That part of the mouth of a river where the river’s current meets the sea’s tide, and where salt and fresh waters mix, is the estuary. A pleasing word, lovelier than the brackish conditions it implies, for an estuary is defined by prosaic and precise measures of salinity. The true estuarine nature is divine: estuaries are nurseries where nascent marine life is nurtured and protected. Florida Bay, lying between the tip of peninsular Florida and the Upper Keys, is a large and important estuary whose health depends on fresh, clean water from the Everglades. Pollution and decades of flood control are turning this once crystalline and productive environment into a hypersaline, muddy, superheated lagoon.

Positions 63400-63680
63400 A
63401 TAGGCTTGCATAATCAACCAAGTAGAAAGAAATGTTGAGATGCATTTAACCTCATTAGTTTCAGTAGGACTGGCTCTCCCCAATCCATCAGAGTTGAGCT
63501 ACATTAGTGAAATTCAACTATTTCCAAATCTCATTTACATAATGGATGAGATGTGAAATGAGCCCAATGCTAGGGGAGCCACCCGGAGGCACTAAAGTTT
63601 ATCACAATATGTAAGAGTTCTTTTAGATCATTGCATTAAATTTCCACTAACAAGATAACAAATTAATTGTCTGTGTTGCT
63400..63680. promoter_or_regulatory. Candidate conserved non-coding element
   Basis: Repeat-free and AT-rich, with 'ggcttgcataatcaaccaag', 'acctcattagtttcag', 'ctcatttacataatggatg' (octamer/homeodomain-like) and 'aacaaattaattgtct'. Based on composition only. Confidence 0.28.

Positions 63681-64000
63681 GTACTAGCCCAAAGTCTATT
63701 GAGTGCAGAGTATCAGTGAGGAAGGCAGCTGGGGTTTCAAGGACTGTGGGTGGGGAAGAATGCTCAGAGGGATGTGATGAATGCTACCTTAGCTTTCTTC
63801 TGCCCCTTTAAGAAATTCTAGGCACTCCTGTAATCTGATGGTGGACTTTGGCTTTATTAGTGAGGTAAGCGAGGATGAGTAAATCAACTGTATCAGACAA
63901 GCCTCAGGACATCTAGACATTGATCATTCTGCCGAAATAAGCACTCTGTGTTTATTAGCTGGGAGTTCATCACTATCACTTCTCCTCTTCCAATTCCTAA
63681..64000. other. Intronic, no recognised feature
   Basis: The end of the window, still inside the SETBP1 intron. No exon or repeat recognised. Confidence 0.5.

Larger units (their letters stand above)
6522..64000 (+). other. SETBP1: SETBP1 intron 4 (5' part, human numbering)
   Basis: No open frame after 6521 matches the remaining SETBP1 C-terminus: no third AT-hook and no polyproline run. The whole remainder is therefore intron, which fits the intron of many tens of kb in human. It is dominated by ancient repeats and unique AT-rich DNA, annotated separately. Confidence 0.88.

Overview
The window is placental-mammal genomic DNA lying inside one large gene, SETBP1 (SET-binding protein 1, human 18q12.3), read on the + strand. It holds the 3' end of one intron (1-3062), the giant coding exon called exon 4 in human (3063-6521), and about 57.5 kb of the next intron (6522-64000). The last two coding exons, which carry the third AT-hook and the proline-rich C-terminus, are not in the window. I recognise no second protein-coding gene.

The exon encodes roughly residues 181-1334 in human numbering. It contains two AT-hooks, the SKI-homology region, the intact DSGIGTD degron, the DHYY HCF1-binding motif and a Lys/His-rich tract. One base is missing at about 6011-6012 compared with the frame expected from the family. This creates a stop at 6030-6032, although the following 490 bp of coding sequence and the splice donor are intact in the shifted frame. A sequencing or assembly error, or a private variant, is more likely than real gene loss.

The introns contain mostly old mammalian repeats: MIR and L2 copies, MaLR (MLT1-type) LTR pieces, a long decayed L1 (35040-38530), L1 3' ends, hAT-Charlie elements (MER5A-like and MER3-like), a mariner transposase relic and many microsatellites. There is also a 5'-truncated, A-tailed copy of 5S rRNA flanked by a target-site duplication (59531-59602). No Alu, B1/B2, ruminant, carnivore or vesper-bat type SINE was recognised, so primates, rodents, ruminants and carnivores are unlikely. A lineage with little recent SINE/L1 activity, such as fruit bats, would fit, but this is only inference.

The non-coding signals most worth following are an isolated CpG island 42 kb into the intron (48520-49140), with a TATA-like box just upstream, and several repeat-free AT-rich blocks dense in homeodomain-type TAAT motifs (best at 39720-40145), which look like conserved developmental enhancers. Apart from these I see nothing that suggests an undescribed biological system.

Joy Williams

The early morning turned into a beautiful day. Breezy and bright, the blue sky was patched with large, sailing white clouds blown in from the Atlantic. The sun blinked in and out of these clouds, and during the morning the flood tide slowly filled the estuary, creeping up the sands, filling the tide pools, and finally, by about eleven o’clock, reaching the seawall below the house.

— Rosamunde Pilcher, The Carousel

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